Keep in mind however, that the selling ratios for the Tupperware and Amway industries are very different for real estate sales or selling private Lear Jets. Your specific industry will dictate cold call sales averages. Just do some exploration.

Nevertheless, the key is always found in the dynamics of pre-qualifying your prospect. Not everyone is your potential customer unless you want to play the numbers game. If calling on everyone generated the most success, there would be no need for marketing firms.

There is a great deal that can be learned about your prospect before your initial contact and that begins by describing what you are selling. Yes, as you describe what you are selling, you are describing your next buyer.

But there is a new paradigm to consider: focus only on your product or service and bypass traditional sales principals next; let the description of what you are in fact selling begin, direct and close your sales approach and; sell to those human traits and characteristics that hide behind the attractive features and benefits.

That is ask yourself, are you selling a sliver of happiness, escapism, efficiency, reputation enhancement, physical or emotional pleasure, effectiveness, status, intellectual acknowledgment, pragmatics, empowerment, sex, peace of mind, demonstration of responsibility or many other base human motivators?

Now, define your prospect in light of these discoveries and you have the beginnings of listing qualifying factors.

While there is much more to this, focusing on the human condition is the essential beginning. We often miss this aspect, throwing inauthentic scripts at them as if they are automatons. How often do we give the prospect everything they asked for and still they walk away saying "I'll be back" and you never see them again?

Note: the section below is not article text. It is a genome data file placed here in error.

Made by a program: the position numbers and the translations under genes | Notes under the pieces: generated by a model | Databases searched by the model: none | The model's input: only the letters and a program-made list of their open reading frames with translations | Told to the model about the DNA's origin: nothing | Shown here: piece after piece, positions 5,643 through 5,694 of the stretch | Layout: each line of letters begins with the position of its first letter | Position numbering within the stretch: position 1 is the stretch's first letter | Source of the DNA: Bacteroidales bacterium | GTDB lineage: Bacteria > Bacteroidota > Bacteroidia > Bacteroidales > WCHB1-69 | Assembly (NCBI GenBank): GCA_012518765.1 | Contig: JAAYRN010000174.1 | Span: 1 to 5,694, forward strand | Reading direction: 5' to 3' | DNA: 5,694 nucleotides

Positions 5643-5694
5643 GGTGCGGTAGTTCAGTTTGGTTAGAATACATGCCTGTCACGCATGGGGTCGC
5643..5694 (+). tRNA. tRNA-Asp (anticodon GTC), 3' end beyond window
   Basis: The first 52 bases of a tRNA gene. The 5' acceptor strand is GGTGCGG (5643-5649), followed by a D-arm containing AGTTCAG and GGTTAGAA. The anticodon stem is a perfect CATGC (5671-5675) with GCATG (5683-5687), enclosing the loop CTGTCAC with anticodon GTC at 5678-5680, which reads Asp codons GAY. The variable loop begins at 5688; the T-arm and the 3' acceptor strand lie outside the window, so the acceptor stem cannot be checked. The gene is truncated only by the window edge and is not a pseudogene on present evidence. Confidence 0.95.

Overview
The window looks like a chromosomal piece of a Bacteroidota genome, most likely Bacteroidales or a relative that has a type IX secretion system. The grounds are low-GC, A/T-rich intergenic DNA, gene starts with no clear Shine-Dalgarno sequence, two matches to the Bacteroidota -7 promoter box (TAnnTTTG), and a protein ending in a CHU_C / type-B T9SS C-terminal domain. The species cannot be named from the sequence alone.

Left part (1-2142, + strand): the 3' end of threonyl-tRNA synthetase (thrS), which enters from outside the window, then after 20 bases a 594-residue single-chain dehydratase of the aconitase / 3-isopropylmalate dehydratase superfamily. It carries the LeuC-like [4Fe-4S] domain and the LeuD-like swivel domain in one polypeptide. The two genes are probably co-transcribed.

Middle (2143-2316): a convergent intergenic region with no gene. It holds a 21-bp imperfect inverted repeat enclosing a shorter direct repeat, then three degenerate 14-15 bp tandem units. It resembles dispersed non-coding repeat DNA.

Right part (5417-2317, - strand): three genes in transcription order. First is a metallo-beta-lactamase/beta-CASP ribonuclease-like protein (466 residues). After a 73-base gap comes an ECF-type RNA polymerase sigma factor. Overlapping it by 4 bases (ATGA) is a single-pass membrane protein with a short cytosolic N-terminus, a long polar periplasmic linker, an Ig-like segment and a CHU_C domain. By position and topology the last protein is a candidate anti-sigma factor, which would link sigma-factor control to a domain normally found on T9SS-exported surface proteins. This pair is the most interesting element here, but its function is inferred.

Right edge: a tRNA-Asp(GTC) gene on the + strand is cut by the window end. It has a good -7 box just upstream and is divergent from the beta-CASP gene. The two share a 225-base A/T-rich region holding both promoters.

After all, do you justify your latest purchase to your spouse through demonstrating the features and benefits or is there something else going on?

"That's nice dear," says nothing yet it says everything needed for the moment. - by John Voris
First things first!

Can I make a suggestion? In order to make the most of your selling day can I encourage you to look at calling on people (phone, door to door, or whatever method) from another perspective so you therefore give cold calling a different meaning?

It doesn't make a difference what you are selling.

Usually in most cases television advertisements, newspaper adverts, local papers, flyer distribution, your competitors and every other sales channels are out there are in the process of educating, training or enticing the marketplace with your product or service, just not your company.

So what is a cold call? Someone selling ice blocks! In my experience there is no such thing as a cold call ... In fact some of my most successful sales were so called cold calls. To me a cold call is a call that I am making to a person for the first time and armed with the knowledge that most people already have some knowledge about what it is I'm selling I do not have to compete with the concept of cold calling.

That is why it is so important to make your calls with the right mindset. What is that mindset? For me cold calling is for everyone else ... I'm hot and burning and whoever I call on next will be so glad I have hot embers to warm him or her up.

That in my experience reduces the need to worry about numbers. I only use one number ... my next call. I can only do one call at a time and I need all the energy I have for that call.

Simple if you think about it. Turn up cold ... need to do more numbers. No focus ... bad approach, person not having a good day etc etc

Turn up on fire! You tend to do less numbers.

Well it seems less anyway. Numbers don't count when you are selling lots.

How true is this? I don't know ... But what I do know is this ... If you don't go to work and take action ... you have just COLD CALLED and your number is ZERO.

Chris - by teknacool
This is an interesting topic. However, I've noticed this month that less and less decision makers are willing to take telephone calls from salespeople. This drastically affects the ratios of calls to appointments. For one client, (who is selling an outsourcing service) we are making around 300 calls to set one appointment, which is bad for all concerned. - by Julian